Additional suffering is caused by the landlords, who are able to control the tenants. The latter face the prospect of eviction each month, since most rental contracts are monthly. The tenant will have to pay a fee equivalent to half the monthly rent to the real estate broker, as well as costs for registering the contract with the municipality. Security forces have forced renters to renew contracts every year, after obtaining security permits. Failure to do so means the tenant could face harassment by the security services. It seems that the reason for this is not only to aid in the search for wanted persons, but to also force renters to pay taxes when they renew the contracts. These taxes range between 2,000-2,500 Syrian pounds ($8-$10), and in most cases the renter bears the costs.

This rampant and disorderly exploitation of the displaced persons crisis prompted many of those who have frozen funds, including middle class citizens and above, to invest in real estate. One real estate broker in the Damascus countryside said that the recent rise in the value of the US dollar and gold has made many of his proprietors think about buying real estate and renting it out, taking advantage of the increasing rental prices. The price of a low-quality, one-bedroom apartment with a salon in an under-serviced region of the Damascus countryside has surpassed a million Syrian pounds ($8,500), and this price is subject to increase with the rising value of the US dollar. The figures increase substantially when it comes to better areas and larger apartments.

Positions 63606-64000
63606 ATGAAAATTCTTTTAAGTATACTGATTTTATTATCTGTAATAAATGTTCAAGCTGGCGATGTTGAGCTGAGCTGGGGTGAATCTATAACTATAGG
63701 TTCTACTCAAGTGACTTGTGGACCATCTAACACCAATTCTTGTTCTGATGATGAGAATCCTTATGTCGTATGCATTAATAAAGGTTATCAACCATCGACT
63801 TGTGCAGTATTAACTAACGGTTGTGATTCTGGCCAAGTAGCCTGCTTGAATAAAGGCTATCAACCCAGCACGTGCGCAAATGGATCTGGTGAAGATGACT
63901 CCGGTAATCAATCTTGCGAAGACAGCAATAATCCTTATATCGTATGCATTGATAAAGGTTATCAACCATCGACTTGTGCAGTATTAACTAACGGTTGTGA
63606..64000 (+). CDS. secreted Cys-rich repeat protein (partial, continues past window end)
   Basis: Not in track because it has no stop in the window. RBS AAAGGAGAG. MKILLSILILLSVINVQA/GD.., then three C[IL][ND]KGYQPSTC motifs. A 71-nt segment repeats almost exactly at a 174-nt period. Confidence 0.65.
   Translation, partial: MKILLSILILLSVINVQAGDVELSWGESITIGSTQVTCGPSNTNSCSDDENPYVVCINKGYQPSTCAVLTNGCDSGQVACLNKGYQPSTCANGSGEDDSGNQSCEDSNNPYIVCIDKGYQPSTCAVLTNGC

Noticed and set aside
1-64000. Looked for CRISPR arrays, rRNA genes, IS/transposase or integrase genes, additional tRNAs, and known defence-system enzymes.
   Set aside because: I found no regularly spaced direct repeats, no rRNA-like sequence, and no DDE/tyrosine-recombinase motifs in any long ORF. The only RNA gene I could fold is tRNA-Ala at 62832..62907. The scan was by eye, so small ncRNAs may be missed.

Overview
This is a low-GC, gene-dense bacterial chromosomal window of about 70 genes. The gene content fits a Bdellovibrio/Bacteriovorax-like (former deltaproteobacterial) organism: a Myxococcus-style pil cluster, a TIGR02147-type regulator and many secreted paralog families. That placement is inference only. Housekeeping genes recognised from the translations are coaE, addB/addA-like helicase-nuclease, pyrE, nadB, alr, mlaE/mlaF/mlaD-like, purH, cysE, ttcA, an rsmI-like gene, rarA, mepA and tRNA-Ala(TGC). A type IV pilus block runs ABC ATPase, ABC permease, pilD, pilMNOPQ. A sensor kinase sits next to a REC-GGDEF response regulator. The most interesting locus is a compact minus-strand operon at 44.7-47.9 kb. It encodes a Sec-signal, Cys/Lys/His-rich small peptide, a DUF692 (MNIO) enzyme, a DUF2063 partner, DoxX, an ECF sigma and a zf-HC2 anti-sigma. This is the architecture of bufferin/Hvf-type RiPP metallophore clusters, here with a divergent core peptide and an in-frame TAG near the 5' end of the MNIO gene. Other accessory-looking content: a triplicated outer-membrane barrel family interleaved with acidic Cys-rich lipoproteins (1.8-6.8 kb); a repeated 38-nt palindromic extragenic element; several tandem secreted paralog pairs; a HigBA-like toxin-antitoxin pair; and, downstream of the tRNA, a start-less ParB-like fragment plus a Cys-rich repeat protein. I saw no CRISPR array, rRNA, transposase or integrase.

Huda is one of many who have taken advantage of the bitter reality to sustain their livelihoods. She annexed a room of her two-bedroom house and haphazardly added a separate entrance, a small bathroom and a sink. She rents this room to a family of four for 17,000 pounds ($72) per month.

Of course, these issues primarily impact rural areas far from the capital. Real estate and rent prices in the capital itself are dreadful, and can only be afforded by big businessmen and those with a lot of money.

This chaos and exploitation of the displacement crisis, as well as the insane rise in prices, has benefited property owners at the expense of the displaced and the poor. The former grow richer while the latter grow poorer. This has widened the social gap, making life harder for the poor, who now account for 75% of the population.